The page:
Jean Paulhan would have appreciated Saint-Imier: not a single vine hides the landscape. The red-tiled roofs of the town stretch over the flanck of an unpretentious little valley: cattle graze on the lush meadow grass; beyond, the horizon is sealed by the dark curtain of the forest line. It was here that Cartier the jewelers commissioned Jean Nouvel to build a watch-making production unit. The building lies on the valley slope just below the town, backing on to a long embankment. From afar, its clear, glazed facades appear like a narrow, silver rectangle placed discreetly, yet intriguingly, in the landscape. The roof overhangs three sides of the building and is visible from the town; it has been treated as a fifth façade, a large plane with bands of sun-screens. The interior, with work spaces separated by simple glazed partition walls, offers a full view of the landscape, barely obstructed by the fine slats of the metal blinds. At night, the building silhouette, picked out in the white light, seems to float in the dark.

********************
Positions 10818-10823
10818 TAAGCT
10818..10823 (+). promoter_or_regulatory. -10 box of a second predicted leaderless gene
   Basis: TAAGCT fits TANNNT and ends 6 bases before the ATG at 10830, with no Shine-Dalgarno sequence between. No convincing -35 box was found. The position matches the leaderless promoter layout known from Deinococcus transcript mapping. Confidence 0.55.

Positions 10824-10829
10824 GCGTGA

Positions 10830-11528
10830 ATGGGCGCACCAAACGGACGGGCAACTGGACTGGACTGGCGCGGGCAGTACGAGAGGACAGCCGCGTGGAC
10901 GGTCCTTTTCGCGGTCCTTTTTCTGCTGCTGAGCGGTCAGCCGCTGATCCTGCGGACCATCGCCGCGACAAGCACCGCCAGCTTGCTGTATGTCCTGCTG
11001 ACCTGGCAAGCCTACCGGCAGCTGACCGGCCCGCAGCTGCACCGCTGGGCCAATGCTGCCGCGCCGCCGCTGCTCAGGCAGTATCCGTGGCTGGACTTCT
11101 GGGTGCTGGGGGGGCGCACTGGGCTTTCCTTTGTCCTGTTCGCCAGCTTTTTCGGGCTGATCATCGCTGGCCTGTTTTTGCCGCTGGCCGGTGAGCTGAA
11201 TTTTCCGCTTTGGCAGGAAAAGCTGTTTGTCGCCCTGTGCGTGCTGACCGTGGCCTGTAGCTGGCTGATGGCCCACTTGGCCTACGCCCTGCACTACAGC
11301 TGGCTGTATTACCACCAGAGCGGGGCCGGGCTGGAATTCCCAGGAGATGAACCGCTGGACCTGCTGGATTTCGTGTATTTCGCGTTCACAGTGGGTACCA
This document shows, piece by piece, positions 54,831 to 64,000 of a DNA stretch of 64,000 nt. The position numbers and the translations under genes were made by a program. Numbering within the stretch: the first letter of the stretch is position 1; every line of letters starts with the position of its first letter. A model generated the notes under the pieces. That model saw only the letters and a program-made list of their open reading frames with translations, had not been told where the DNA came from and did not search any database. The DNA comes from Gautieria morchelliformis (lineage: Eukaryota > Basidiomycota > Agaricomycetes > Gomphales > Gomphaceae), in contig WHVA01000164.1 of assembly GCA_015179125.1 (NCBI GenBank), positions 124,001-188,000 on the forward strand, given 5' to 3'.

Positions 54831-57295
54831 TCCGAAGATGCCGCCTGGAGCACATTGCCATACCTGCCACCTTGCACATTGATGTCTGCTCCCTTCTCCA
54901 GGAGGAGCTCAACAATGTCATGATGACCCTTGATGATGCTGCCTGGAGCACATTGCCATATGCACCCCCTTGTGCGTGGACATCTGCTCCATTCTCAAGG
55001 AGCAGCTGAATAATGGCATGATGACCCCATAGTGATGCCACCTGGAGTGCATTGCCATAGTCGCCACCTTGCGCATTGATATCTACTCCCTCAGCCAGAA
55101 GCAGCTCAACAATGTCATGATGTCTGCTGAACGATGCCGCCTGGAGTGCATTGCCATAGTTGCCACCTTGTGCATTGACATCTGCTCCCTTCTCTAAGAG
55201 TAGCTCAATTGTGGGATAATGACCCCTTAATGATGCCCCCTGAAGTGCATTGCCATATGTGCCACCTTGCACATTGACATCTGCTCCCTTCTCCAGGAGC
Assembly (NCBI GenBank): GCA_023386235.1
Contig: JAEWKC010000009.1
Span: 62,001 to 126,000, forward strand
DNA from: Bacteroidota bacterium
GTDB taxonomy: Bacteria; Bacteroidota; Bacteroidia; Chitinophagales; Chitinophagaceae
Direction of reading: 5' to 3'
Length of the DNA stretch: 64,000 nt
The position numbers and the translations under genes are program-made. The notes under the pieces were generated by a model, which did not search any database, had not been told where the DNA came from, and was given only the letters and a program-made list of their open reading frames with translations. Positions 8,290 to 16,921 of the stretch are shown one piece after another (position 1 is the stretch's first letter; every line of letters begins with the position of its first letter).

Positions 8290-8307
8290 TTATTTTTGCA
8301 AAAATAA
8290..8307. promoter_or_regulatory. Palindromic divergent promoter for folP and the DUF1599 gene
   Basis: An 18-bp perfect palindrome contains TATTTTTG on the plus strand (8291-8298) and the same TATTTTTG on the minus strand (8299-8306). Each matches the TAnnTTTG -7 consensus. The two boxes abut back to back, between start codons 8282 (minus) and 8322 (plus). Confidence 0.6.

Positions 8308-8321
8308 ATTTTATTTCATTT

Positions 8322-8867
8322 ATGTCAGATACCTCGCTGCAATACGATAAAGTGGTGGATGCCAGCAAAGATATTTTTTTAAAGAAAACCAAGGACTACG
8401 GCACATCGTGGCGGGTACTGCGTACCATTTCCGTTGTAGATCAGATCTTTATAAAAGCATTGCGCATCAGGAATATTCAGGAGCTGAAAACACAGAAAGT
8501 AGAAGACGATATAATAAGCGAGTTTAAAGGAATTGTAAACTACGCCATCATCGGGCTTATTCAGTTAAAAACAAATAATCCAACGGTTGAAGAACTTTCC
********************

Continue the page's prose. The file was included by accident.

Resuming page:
Olivier Boissière in “Jean Nouvel“, Ed. Terrail, Paris, 2002